The pro-Israel advocacy group StandWithUs tweeted at the actress “about letting another group use your Instagram to post a message of support for Palestinians: We appreciate that it didn’t include hatred against Israelis, as is too often the case on social media. However, if you want to help, support the people of Israel as well. Groups that oppose Israel’s existence are already using your post to promote more division, conflict and hate.”
Israel Ambassador to the United Nations Gilad Erdan tweeted, “Fiction may work in Harry Potter but it does not work in reality. If it did, the magic used in the wizarding world could eliminate the evils of Hamas (which oppresses women & seeks the annihilation of Israel) and the PA [Palestinian Authority] (which supports terror). I would be in favor of that!”
The mention of a “Feminist Collective” in her bio may explain why Watson’s post appears to be a complete “repost” of one issued some 33 weeks ago by Bad Activist Collective, a group that on its website describes itself as exploring “topics of climate justice, environmentalism, racial justice, youth activism, disability justice, queer feminist theory, mental health, land and food sovereignty and dismantling systems of oppression and the ways that these topics are ever-evolving and intersecting.”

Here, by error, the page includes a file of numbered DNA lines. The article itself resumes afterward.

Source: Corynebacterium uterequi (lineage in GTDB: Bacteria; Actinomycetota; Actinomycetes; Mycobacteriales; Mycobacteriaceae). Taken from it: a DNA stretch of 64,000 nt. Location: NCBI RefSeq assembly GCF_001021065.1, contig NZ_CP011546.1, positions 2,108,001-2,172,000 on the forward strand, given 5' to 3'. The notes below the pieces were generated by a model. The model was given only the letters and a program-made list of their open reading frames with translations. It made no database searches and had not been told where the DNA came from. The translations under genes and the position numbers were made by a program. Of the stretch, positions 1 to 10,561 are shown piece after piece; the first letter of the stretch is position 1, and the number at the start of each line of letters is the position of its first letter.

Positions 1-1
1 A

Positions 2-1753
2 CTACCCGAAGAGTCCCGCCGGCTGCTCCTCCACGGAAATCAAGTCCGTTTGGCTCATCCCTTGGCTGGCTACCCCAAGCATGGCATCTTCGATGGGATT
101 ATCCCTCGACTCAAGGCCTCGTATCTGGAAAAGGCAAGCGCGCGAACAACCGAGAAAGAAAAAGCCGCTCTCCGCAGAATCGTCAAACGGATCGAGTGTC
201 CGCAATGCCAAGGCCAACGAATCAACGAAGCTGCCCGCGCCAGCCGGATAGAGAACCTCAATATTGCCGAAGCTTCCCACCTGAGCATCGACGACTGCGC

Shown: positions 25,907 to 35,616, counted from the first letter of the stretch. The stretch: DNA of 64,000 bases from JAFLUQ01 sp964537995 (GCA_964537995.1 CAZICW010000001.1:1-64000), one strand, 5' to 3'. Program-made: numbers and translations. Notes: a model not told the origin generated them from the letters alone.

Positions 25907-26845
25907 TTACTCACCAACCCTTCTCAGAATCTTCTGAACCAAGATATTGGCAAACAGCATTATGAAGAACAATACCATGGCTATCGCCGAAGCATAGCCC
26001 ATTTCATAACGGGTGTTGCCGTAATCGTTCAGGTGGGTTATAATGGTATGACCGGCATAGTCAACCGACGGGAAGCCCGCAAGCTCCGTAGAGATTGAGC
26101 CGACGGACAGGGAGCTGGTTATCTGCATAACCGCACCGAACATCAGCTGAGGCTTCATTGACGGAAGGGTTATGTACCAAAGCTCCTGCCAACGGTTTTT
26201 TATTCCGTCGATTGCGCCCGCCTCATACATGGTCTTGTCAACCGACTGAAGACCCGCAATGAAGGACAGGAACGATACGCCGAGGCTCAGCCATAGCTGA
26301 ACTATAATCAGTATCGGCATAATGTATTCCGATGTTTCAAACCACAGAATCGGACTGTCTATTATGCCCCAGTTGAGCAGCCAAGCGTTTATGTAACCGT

Our response to “Emma Watson’s” Instagram post last night – enough with the empty slogans. pic.twitter.com/lev9zgaN5G
— StopAntisemitism.org (@StopAntisemites) January 3, 2022
The account she posted from – badactivistcollective is not just some silly, harmless social awareness account. Look at their other posts. They talk about Jewish supremacy etc. It’s much more insidious and dangerous then we think. And yes, antisemitic. Here’s why.
— partisanprincess (@partisanprince1) January 4, 2022
A reminder of who @WOLPalestine co-founder and anti-Israel agitator Nerdeen Kiswani is: a person who has called for the murder of Jews publicly. She is a danger to Jews and Zionists and @CUNYLaw continues to shield her from accountability.https://t.co/CRSvbKpc3e pic.twitter.com/l8zEUcKH95
— Canary Mission (@canarymission) January 3, 2022
The Post op-ed would have readers believe that the northern tip of “East Jerusalem” was annexed from a Palestinian state. He even refers to the area as a “Palestinian part of the city.” Yet, no Palestinian Arab state has ever existed. Jordan held the eastern portion of Jerusalem from 1948 until 1967, when Israel seized it after Jordan took part in a war to destroy the Jewish state—ignoring Israeli requests not to do so, and subsequently losing eastern Jerusalem and the West Bank in the process. Israel, he later writes, “conquered” the West Bank.